Discover the office market! A profitable channel for hungry food companies

Japan’s retail sales have suffered from anaemia for some years with meagre spurts of growth followed by sudden declines. Inflation has been much talked about but hard to spot, meaning intensive price competition and profit margin squeeze for manufacturers.

Some canny companies have however been looking further afield into new channels and routes to market.

As anyone who visits Japan soon realises, the country is awash with offices, warehouses and factories; according to official economic statistics there are over 5.5 million such establishments, employing over 57 million people. Whilst there has been much publicity recently about “karoshi” or overwork, the vast majority of folk slave away loyally, often well over 50 or more hours a week.

A captive market for entrepreneurially minded food companies.

Selling to offices is not new. Yakult was the pioneer with its famous squads of ladies, pushing bikes and carts loaded with fermented milks. It has over 37,000 people on the road. But the work is hard and then there is the issue of staff and depot overheads.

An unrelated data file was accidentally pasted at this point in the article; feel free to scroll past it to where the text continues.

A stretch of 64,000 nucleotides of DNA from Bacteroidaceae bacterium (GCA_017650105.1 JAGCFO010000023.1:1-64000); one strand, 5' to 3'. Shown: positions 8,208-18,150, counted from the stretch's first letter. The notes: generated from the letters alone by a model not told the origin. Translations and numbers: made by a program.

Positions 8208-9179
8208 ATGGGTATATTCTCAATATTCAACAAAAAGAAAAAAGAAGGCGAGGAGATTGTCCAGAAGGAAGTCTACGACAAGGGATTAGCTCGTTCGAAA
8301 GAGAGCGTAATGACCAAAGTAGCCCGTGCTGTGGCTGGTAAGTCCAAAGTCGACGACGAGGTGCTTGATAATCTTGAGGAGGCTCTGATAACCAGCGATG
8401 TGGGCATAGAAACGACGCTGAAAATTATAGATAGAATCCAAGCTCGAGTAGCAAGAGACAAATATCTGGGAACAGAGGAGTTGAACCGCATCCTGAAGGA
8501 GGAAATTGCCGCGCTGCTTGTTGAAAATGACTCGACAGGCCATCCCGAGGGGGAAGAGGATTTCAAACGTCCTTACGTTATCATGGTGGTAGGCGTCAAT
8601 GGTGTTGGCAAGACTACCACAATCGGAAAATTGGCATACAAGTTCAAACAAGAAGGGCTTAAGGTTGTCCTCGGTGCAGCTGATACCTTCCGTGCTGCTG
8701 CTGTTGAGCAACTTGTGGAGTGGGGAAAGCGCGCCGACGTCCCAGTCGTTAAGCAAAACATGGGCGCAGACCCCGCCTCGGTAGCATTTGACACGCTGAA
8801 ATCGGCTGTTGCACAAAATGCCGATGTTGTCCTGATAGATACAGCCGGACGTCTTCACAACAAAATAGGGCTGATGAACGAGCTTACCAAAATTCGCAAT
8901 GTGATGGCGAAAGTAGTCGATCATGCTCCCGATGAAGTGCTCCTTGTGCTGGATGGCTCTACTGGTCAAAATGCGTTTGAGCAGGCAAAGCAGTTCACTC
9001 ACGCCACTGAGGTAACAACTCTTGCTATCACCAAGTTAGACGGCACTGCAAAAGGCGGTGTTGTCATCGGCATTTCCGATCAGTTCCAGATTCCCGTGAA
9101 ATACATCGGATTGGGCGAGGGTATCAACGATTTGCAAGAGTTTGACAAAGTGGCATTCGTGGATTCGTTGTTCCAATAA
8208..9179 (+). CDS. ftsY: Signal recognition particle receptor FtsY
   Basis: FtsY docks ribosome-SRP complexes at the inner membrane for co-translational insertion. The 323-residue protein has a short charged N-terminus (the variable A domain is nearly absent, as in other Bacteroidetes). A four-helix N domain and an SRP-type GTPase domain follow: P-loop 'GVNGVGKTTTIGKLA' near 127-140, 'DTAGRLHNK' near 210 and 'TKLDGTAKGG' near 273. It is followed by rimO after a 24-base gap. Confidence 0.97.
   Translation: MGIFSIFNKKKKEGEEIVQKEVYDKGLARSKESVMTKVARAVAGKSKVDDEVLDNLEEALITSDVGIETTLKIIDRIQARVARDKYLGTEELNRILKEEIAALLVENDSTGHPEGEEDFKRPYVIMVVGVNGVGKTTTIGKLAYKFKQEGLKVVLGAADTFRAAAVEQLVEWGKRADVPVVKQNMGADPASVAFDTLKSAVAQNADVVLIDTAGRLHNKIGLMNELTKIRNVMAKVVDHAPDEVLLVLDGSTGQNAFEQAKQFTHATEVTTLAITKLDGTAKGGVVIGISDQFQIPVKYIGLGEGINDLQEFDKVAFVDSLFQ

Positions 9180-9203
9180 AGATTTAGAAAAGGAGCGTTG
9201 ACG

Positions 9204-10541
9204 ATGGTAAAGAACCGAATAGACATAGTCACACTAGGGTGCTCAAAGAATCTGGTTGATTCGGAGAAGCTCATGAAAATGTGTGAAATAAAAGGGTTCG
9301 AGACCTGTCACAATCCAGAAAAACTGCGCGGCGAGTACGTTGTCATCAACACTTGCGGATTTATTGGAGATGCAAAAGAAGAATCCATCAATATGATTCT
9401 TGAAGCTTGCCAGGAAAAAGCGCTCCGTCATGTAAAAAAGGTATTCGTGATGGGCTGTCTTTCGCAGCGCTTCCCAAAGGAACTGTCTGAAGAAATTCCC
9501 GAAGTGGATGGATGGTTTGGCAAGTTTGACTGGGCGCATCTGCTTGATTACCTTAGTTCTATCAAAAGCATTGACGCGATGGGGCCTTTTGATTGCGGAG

Nestle launched its Ambassador system a couple of years ago that uses an e-commerce platform plus leverages third party logistics providers like Yamato and Sagawa, circumventing the need for armies of expensive sales staff. There are now over 250,000 Ambassadors in Japan serving around 2.5 million people a day.

Office Glico, an offshoot of the Glico confectionery company has a similar business model, although its modus operandi is slightly different. Sales are said to be in excess of US$50m.

Recently a start-up, Office de Yasai a private equity backed venture entered the market offering a product range more suited to the healthy minded, Yasai means “vegetable” in Japanese.

Outside of the food business, there are a number of giants in office supplies, like Askul which totes sales in excess of JPY315b (US$3bn). Askul historically specialised in stationery, today this category now accounts for less than 15% of revenue and for several years the company has expanded into new categories like furniture and medical supplies. 

How it views the hungry food companies trotting on its turf I do not know, but if Office de Yasai start eating too much lunch, perhaps they will end up on the dinner table?

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